Re: 2.0.31 : please!

Jon Lewis (
Mon, 14 Jul 1997 02:38:08 -0400 (EDT)

On 14 Jul 1997, Michael Harnois wrote:

> > It's a rough job. Be thankful anyone's doing it.
> How, exactly, is that attitude going to help the general acceptance of
> Linux as an operating system to be taken seriously? Sure, the people
> reading this group, by and large, are the people you speak of. But
> people who aren't hackers, and who are interested in Linux as an
> operating system, don't care why there isn't a stable kernel -- they
> just care that there isn't. We've seen how easy it is to be blown off

There are plenty of reasonably stable kernels...depending on what you need
from a system and what hardware you put in it. I've got a combined 3.15
years of uptime between just 5 systems. I was at more than 4.3 years
between 7 systems, but some UDP flood attacks hosed my multi-etherport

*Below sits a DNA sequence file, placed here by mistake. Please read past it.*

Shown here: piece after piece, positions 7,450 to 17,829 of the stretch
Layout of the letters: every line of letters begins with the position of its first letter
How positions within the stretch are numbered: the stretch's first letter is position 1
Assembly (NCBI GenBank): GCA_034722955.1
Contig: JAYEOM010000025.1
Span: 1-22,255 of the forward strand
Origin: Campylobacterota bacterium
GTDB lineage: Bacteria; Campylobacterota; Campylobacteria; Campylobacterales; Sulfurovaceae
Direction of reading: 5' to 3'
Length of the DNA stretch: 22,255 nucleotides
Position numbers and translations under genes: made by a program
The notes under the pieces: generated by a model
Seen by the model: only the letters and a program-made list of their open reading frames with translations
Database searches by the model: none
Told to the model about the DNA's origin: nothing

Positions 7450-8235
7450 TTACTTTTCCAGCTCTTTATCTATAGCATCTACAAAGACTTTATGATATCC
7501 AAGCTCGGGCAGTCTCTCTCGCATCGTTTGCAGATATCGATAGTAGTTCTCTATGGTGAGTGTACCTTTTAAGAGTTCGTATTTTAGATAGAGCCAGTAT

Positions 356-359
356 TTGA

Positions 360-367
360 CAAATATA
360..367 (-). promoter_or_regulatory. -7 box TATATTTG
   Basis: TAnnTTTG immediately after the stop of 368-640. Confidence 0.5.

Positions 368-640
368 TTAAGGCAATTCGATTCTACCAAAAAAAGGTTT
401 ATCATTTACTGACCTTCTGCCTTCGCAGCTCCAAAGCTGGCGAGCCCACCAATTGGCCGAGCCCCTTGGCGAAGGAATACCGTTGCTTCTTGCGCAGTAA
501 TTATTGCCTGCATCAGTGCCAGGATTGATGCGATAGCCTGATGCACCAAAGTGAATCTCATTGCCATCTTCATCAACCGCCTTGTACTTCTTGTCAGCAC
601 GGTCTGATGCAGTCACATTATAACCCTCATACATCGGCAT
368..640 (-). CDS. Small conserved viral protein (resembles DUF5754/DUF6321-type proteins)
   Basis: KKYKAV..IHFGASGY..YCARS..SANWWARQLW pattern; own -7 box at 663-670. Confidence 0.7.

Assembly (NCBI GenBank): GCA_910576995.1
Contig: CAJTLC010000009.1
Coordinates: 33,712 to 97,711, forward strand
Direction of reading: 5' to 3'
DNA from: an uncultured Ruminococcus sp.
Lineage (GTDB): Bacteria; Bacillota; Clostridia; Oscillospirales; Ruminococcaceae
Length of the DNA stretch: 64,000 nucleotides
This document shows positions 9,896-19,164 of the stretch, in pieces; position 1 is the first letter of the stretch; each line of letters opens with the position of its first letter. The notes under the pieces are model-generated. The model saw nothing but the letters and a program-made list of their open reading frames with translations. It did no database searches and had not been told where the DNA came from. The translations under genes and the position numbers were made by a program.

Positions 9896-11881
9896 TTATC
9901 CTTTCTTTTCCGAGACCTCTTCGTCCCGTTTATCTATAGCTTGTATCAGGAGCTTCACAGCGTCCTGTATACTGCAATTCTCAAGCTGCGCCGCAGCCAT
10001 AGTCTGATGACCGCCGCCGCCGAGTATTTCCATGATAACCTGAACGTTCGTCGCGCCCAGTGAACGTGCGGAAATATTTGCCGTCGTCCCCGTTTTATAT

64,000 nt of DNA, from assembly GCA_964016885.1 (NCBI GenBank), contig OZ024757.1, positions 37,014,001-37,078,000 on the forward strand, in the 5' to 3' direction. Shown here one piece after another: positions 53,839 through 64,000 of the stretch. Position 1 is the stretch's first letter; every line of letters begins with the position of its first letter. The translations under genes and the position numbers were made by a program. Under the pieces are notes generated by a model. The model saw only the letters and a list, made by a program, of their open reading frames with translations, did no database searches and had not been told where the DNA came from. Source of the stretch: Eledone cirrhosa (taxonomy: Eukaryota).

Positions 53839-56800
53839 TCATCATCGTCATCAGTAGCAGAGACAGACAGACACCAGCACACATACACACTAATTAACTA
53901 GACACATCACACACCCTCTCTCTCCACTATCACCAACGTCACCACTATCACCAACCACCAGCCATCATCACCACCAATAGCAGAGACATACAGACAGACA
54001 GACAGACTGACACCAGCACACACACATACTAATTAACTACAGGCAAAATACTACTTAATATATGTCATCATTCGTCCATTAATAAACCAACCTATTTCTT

linux router running 2.0.27, and a server running 2.0.23 plus some patches
recently had init and updated go weird at about 245 days uptime, so I
rebooted/upgraded it.

Just because the most recent kernel available isn't the most stable is not
reason to give up hope.

People not interested in working with the system and collecting kernel
patches when necessary should learn to do these things or hire someone to
do them. This is free software. You get from it what you put into it.

If you want stability handed to you on a platter, go buy a commercial unix
and/or a support contract...and be prepared to pay through the nose. SCO
apparently charges an extra couple hundred $ per incident even if you have
a support contract and are reporting bugs in their kernel. I found this
out when I accidentally crashed (kernel panic'd) a client's brand new SCO
box by cat'ing a binary file while in a telnet session. It turned out to
be a known bug in the ethernet driver...and he had to BUY the fix from

Jon Lewis <> | Unsolicited commercial e-mail will
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